How to survive Marrakech: Travel Tips

Marrakech is a wonderful old city, its medina a warren of lanes filled with shops brimming with goods, its streets dotted with old, crumbling palaces that now house storks instead of royals. The city can be challenging to navigate, and on my first visit there I was taken aback, naively, by the amount of hassle that I encountered. Here’s a few travel tips on how to survive Marrakech:

marrakech travel tips mint tea taking to the open road peggy tee
Mint tea, served on arrival

Travel tip: Know your prices

Know your prices and do the research. One of the main reasons why so many scams happen and why locals view tourists as walking ATMs is because some of us behave like the gullible, moneyed idiots some Marrakshis take us for.

Taxi from the airport to the medina 150-200dh
Horse drawn carriages (caleches) 150dh an hour
Orange juice from Djeema el Fna 15-20dh
Lamb and apricot tagine at Café Argana 100-120dh
Hamman and massage Les Bains de Marrakech, a tourist hammam 580dh

Prices valid as at 2014

marrakech travel tips mint tea taking to the open road peggy tee
Shoes for sale in the souk (Pic from wikimedia)

Travel tip: Be wary with what you give

Give children fruit, sweets, bread, pens or colouring pencils. Money only encourages them to beg and skip school. It also encourages them to swear at tourists who ignore their requests for money, as I experienced on our walk back to our riad one evening! The locals give money to the older men and women because they can no longer work, and this is one of the five pillars of Islam. In a country with very little social support, this makes sense – giving money to children, however young or old, does not.

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marrakech travel tips the ben youssef school taking to the open road peggy tee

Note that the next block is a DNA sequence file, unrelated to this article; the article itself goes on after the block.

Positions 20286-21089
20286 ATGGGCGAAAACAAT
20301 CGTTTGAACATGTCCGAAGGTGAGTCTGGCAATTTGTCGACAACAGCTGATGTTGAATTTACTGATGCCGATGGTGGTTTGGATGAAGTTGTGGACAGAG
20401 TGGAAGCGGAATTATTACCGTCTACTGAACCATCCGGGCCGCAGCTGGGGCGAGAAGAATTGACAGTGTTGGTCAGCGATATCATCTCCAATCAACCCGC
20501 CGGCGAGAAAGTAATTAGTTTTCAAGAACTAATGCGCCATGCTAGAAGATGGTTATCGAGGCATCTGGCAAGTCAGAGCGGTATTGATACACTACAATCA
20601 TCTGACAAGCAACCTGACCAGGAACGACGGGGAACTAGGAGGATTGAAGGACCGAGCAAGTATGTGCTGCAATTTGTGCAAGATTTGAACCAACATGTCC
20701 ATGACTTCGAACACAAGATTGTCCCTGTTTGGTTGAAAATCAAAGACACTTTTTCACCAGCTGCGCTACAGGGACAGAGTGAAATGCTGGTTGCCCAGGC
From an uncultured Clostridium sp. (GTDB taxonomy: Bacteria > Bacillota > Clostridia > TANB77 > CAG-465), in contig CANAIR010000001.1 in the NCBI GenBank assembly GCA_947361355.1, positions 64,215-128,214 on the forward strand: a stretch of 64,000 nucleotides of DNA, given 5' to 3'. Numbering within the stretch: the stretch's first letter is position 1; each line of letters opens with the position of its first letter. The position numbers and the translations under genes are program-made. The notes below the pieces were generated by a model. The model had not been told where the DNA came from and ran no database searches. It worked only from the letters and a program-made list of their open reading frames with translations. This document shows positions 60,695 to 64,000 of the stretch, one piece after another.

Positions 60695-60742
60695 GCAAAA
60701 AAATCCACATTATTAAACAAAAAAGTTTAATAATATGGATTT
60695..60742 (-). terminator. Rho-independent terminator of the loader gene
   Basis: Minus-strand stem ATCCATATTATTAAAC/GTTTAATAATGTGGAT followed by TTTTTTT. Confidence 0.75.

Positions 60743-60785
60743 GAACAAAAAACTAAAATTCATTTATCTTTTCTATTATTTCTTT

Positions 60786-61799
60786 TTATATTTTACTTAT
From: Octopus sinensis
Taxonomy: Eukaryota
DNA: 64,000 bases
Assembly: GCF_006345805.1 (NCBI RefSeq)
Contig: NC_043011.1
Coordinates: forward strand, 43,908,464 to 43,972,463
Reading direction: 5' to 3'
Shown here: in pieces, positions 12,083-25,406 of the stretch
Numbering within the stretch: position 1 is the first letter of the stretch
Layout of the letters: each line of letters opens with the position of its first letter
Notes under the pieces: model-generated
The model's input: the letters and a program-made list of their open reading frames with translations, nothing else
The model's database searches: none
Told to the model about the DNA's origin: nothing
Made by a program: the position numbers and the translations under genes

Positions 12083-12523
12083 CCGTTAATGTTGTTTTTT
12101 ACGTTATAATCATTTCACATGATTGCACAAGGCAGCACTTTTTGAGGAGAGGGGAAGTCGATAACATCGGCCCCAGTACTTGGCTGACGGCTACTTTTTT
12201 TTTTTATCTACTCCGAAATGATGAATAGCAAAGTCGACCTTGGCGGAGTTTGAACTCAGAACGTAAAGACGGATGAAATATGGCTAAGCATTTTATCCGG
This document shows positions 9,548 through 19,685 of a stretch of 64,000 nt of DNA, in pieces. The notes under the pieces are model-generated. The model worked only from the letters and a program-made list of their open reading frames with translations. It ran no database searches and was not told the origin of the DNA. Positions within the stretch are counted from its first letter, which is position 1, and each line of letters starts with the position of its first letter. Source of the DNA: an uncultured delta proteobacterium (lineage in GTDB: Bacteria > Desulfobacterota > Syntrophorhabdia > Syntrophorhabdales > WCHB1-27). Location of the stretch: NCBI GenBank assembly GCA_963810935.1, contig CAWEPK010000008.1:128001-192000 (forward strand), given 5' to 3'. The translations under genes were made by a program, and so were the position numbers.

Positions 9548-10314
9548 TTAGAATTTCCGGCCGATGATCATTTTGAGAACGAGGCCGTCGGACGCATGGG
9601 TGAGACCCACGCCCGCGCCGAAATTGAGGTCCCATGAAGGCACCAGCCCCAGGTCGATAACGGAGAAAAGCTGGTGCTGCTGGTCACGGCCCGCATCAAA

The Ben Youssef Madrasah, Marrakech

Travel tip: Hone your bargaining skills

If you’re uncomfortable with bargaining, then shopping in Marrakech is not the place for you. Here, bargaining is a way of life. The more you bargain, the more comfortable you’ll get. These tips on how to bargain will start you on your way to being a professional haggler. The list of prices below was what a friend and I paid for goods purchased in 2008 – try and better them!

  • Rule No.1: Never buy anything on your first day there. Ask around to get a feel for prices instead.
  • Rule No.2: Don’t buy anything near the Djemaa el Fna – you will find lower prices the further away you are from it.
  • Rule No.3: If you see something you really really like, buy it. But never look like you really really like it.
  • Rule No.4: Pay a fair price; fair to you, and fair to the trader.
A large, glass lantern 130dh
Leather slippers 100dh
Leather handbag 180dh
Silk scarf 90dh
Medium sized wooden “magic box” 50dh
Small silk carrybag 40dh
Metal teapot, with set of 6 glasses and a tray 150dh
Large handmade wool 3x2m carpet 1,500dh
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Travel tip: Dress respectfully

The rule of thumb is this: Shoulders, knees and cleavage should not be on view. You will feel more comfortable and attract less attention if you dress appropriately in a Muslim country, which Morocco is. Generally, jeans are perfectly acceptable, if they are not overly tight and you wear a long-ish top that does not bare the midriff and covers your bum. A long, loose cotton skirt is perfect for summers. The dusty, uneven streets of Marrakesh, covered in donkey droppings and spittle are not patient or kind to stilettos or open toed shoes. In winter, the nights are bone chilling cold after sundown. Layers worked best – cargos, a t-shirt, and a longline cardigan over it all. This excellent packing list from Bruised Passport shows you what to bring.